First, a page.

Upside down, the brown chair appears to sit on me, leaning comfortably against my elbow and back, and hanging onto the ceiling by four clawed hands. I used to believe that the world was meant to be viewed right side up, but I’ve become a nonconformist. I sit upside down and wait for the world to take me by storm. Nobody rides in on chariots to claim me.
Clouds roll over the sky, paralleling my thoughts of rain. Whoever stole the sun should return it and apologize. I don’t mind thieves, as long as they realize their mistake and return the pilfered item. I had hoped for answers and nothing found me. Perhaps I was hiding when they looked. I do that, hide at times when I don’t want the answer because it might embarrass me.
Looking beyond my words to the meaning and then thinking about the meaning is what’s keeping me from writing well. I spew initial thoughts out there, but I’m afraid to reexamine them, analyzing them for more than just pleasing musings, but meaningful and in-depth analysis that will bring me closer to truths.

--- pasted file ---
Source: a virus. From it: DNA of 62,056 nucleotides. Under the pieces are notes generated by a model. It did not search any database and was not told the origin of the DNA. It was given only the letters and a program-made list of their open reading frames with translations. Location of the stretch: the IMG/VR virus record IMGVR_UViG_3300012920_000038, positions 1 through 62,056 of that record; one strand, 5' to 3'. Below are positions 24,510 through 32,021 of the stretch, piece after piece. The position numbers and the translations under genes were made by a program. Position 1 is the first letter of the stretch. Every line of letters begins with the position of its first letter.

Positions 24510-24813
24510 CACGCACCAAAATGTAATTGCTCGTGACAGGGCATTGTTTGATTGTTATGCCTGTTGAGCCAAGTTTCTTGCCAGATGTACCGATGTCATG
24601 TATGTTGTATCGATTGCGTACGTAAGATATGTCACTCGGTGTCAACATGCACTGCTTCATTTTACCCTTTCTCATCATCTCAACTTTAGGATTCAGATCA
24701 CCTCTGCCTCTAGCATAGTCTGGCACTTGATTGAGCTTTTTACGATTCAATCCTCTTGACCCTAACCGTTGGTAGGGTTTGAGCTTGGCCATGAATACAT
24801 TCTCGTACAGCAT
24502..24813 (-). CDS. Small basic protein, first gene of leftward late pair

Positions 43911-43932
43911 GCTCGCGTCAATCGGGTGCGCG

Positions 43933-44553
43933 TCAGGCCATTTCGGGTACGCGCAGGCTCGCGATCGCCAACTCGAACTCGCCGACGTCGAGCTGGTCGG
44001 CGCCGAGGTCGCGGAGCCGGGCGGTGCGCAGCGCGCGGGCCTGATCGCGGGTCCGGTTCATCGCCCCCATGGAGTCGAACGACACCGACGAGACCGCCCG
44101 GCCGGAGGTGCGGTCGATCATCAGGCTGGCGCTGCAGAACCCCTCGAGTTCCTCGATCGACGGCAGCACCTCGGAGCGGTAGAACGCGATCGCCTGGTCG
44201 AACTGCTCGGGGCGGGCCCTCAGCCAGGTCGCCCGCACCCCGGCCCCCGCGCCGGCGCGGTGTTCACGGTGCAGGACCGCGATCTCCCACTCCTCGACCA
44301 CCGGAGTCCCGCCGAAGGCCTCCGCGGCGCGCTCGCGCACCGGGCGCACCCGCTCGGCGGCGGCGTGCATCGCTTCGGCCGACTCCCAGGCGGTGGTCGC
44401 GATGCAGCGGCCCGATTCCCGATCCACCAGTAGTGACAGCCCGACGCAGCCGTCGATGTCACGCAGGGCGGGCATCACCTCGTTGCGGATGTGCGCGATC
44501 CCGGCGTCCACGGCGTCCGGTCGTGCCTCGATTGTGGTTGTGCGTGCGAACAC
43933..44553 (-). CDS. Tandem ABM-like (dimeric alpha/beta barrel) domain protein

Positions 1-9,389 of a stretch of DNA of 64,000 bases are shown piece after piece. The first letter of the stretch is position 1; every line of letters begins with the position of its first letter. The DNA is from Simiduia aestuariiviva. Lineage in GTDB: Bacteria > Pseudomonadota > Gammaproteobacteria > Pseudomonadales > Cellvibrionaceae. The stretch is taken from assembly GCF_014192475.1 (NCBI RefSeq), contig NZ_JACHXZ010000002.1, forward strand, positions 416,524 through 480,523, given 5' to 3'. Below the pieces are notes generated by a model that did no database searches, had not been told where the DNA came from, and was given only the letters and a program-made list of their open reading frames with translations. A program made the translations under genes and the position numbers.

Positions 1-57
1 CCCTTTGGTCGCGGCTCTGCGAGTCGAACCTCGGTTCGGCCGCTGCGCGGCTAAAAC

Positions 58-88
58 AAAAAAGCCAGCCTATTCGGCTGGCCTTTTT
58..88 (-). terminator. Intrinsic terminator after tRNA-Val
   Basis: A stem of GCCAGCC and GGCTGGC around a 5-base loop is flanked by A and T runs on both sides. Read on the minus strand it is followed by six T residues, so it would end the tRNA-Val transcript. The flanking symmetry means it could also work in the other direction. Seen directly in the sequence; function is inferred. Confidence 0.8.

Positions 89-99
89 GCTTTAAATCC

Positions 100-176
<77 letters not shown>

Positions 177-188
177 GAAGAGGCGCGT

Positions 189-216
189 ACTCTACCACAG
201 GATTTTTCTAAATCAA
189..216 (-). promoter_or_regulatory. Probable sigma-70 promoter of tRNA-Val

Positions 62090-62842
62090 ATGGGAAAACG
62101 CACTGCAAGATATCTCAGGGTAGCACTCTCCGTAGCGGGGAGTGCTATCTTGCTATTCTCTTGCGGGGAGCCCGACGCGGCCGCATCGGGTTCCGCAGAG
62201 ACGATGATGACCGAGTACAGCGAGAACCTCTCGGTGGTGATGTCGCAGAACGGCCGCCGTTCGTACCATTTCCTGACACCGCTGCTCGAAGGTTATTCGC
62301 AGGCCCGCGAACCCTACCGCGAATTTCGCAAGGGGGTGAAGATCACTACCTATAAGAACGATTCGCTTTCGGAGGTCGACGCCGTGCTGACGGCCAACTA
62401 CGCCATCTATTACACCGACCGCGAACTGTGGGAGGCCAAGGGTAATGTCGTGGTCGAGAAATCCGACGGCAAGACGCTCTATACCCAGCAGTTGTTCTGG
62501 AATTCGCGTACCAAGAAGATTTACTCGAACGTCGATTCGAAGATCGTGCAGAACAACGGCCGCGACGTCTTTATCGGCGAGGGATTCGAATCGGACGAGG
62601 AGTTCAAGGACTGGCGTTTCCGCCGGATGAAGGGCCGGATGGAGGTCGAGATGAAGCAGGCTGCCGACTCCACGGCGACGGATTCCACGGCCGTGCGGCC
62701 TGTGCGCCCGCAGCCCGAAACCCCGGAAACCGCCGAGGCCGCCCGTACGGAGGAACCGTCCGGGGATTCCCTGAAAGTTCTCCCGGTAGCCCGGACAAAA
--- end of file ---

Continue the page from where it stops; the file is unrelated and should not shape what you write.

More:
I know I’ll be sick to my stomach this evening, too much concentrated caffeine in too short a period. But for now, I will abuse the power of that most spectacular of herbs and try to force something out without thought. Thought has kept me away from reaching parts of myself. I’m typing as fast as I can and hoping to break through the barriers by not thinking and analyzing and discovering parts of myself that are hidden in closets and under beds.
“Why do you have so many fears?” she asked. I think she was interested in the answer but I wasn’t interested in the question.
“I don’t fear many things.”
“What about heights and thinking and feeling? Those sound like fears to me.”
“They aren’t fears—they don’t stop me from doing things. I climbed all the highest churches in Europe. And I write, which forces me to think and feel. What else do you want from me?”
“I don’t want anything from you.” She lied. Everyone wants something from me, and she’s no exception.